On Sunday the 17th of October 2010 Australia’s first homegrown saint was officially canonized in a ceremony at the Vatican. She will henceforth be know as the “Blessed Mary MacKillop” and has been given the title of Saint Mary MacKillop.
The Australian media has taken a perhaps surprisingly positive tone in reporting this story but I’m inclined to believe that their affirming coverage may have more to do with using our country’s infatigable nationalism to sell newspapers rather than any particular spiritual or faith based motivation.
There have of course been those who have taken the story as an opportunity to criticize the church and Christianity in general. They are always careful of course to praise MacKillop for the work that she did before seeking to undermine the very reason for which she served so faithfully and sacrificially, her faith and a desire to serve God.
A more interesting issue for me though is the entire concept of sainthood. The popular conception of wat makes someone a saint today is distinct from the biblical definiton of a saint. What we commonly call saints today are those who exemplify moral and benevolent behaviour for us. They are teachers, intercessors and perhaps above all, holy.
To explore this further, allow me to get my etymological swerve on for a moment.
The three most common words in the Bible that are translated into our English word ‘saint’ are the Hebrew words chaciyd (khä·sēd) and qadowsh (kä·dōshe) and the Greek word hagios (hä’-gē-os). All have some connection to the concept of holiness. Chaciyd means ‘faithful, kind, godly, holy one, pious’ while qadowsh means ‘sacred or holy’ . Hagios means ‘a most holy thing’.
It is this connection to the concept of holiness that explains why they are all rendered at one time or another as the English word ‘saint’. Saint is a word which has descended from the Latin word sanctum which means holy or consecrated. Ultimately, holiness means to be set apart.
To be worthy of the term ‘saint’ and by extension ‘holy’ in our world today you need to live a life of extraordinary moral conduct, charity and sacrifice. You have to live life better than everyone else while simultaneously living as though you are beneath all. You have to earn the title of sainthood.
The biblical concept of sainthood is considerably different to this. While the emphasis on holiness is the same, the means by which this holiness is obtained stands in compete contrast to today’s popular perception.
In the Bible the term ‘Saint’ is not reserved for those who have lived up to a certain standard. Saint is a name given to those who have acknowledged that they cannot possible live up to the standard.
In the Old Testament the terms that we translate in to ‘saint’ are constantly used to refer to those who belong to the Lord. ‘Sing praises to the LORD, O you his saints, and give thanks to his holy name.’ (Psalm 30:4). ‘All your works shall give thanks to you, O LORD, and all your saints shall bless you!’ (Psalm 145:10) ‘Oh, fear the LORD, you his saints, for those who fear him have no lack!’ (Psaml 34:9) A saint was someone who belonged to the Lord.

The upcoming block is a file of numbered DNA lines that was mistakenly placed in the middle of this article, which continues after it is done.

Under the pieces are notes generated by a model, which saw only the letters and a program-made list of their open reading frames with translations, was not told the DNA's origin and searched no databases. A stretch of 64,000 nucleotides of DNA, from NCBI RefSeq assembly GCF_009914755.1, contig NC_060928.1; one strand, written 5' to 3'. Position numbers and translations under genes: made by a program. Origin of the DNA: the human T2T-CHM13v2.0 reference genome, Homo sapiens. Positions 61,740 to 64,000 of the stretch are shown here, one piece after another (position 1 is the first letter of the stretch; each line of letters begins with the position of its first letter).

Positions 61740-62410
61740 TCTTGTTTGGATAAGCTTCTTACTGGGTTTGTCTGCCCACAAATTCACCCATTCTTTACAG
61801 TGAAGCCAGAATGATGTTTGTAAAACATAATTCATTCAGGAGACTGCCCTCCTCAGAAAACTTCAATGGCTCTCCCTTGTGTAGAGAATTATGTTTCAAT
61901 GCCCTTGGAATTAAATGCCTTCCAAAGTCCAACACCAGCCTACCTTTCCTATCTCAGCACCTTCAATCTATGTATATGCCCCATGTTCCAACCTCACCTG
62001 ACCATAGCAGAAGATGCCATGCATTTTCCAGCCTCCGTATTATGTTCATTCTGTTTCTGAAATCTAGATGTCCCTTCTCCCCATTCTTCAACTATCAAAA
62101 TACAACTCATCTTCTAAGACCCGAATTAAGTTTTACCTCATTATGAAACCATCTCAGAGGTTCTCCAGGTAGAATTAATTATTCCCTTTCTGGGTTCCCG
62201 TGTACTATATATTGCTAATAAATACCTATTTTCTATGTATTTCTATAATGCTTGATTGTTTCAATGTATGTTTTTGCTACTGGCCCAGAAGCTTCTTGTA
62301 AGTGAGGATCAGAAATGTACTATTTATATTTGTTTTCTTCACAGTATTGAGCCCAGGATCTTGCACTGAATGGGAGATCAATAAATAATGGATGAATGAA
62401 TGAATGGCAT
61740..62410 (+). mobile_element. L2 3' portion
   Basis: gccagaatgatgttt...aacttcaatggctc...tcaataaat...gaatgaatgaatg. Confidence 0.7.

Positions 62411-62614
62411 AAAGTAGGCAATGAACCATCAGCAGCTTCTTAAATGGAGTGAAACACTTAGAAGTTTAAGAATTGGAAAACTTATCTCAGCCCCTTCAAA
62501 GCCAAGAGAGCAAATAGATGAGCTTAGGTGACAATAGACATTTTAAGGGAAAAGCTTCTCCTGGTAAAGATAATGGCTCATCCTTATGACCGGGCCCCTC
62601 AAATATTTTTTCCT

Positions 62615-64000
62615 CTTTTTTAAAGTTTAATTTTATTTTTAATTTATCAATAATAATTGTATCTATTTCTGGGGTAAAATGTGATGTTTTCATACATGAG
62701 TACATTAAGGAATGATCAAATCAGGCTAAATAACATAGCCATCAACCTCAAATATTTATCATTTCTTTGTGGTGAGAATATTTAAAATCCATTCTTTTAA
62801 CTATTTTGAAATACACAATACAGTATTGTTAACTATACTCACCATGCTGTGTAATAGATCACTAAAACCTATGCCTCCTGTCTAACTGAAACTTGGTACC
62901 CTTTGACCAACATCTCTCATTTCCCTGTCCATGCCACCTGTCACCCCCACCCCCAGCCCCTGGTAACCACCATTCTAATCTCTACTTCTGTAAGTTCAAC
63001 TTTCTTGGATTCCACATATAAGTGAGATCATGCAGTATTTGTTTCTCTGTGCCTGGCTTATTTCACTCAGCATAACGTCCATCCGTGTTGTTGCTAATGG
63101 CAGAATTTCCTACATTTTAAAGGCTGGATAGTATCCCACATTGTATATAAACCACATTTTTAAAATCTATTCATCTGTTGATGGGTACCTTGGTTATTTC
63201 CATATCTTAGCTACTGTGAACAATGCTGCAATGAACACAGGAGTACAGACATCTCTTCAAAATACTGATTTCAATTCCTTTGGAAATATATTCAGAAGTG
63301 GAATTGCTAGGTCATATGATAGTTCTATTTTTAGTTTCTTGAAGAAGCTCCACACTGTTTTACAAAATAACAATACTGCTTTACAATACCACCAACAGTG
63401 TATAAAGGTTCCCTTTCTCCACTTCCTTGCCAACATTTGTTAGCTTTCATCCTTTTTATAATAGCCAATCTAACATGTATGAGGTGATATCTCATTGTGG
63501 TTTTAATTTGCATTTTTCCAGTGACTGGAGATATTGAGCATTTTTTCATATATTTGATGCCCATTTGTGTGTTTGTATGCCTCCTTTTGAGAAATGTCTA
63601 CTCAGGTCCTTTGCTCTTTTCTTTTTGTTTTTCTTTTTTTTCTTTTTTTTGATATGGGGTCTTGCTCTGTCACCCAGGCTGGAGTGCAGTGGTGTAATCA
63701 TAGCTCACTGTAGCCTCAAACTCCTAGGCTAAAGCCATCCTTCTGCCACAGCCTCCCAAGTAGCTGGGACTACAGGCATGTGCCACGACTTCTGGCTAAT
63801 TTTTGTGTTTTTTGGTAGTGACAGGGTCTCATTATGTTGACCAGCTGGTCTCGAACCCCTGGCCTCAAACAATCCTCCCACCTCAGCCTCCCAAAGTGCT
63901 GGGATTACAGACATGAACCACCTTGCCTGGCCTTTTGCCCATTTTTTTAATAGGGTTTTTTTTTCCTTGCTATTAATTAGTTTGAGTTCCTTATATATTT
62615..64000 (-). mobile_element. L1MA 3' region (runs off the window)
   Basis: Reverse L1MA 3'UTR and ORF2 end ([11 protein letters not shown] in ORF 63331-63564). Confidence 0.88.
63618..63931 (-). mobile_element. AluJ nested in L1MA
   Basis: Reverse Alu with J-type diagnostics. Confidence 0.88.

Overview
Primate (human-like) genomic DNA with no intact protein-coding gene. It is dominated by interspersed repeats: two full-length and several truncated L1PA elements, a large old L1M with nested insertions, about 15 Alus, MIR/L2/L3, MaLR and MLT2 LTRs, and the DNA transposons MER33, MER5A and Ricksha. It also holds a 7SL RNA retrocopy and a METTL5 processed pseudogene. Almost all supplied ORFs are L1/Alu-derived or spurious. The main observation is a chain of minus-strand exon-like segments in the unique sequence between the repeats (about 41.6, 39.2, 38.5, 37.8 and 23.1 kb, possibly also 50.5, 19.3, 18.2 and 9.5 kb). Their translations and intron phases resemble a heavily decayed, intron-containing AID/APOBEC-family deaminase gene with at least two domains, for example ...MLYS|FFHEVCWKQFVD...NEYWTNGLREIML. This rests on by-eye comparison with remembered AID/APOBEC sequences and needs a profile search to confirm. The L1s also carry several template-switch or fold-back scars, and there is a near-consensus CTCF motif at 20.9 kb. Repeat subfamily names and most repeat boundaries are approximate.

Similarly in the New Testament the term is generally used to refer to those who are a part of the church. “To all those in Rome who are loved by God and called to be saints: Grace to you and peace from God our Father and the Lord Jesus Christ.’ (Romans 1:7) Now concerning the collection for the saints: as I directed the churches of Galatia, so you also are to do. (1 Corinthians 16:1) So then you are no longer strangers and aliens, but you are fellow citizens with the saints and members of the household of God, (Ephesians 2:19).
If the word saint means holy it is curious that this is the word used to describe the people of God. Through the Old and New Testament the description of God’s chosen sounds like anything but a consecrated and set apart people. So how can they be so called?
It is because biblical sainthood has nothing to do with our righteousness and everything to do with God’s. According to scripture our righteousness is like filthy rages when compared to God (Isaiah 64:6). All of the works of Mary MacKillop, Mother Theresa and Benedict are nothing, in fact they are like pollution when stood next to God.
Our righteousness has been purchased for us by the blood of Christ on the cross. We have all fallen short of God’s perfect standard but He exchanged his perfect rigtheousness for our sinfulness. It is by our faith in this act of grace that we receive the status of Holy. What we could not achieve for ourselves God gave to us in the most one sided trade of all time.
So let us rejoice in the great works that Mary MacKillop has performed to the glory of God and the example of love and charity that she has given us. But let us not fall into the false belief that our righteousness is in someway obtained by us though our works.
Rather, may we perform the good works that God has prepared for us beforehand out of a heart that gives thanks for all that Christ has done for us and for His glory.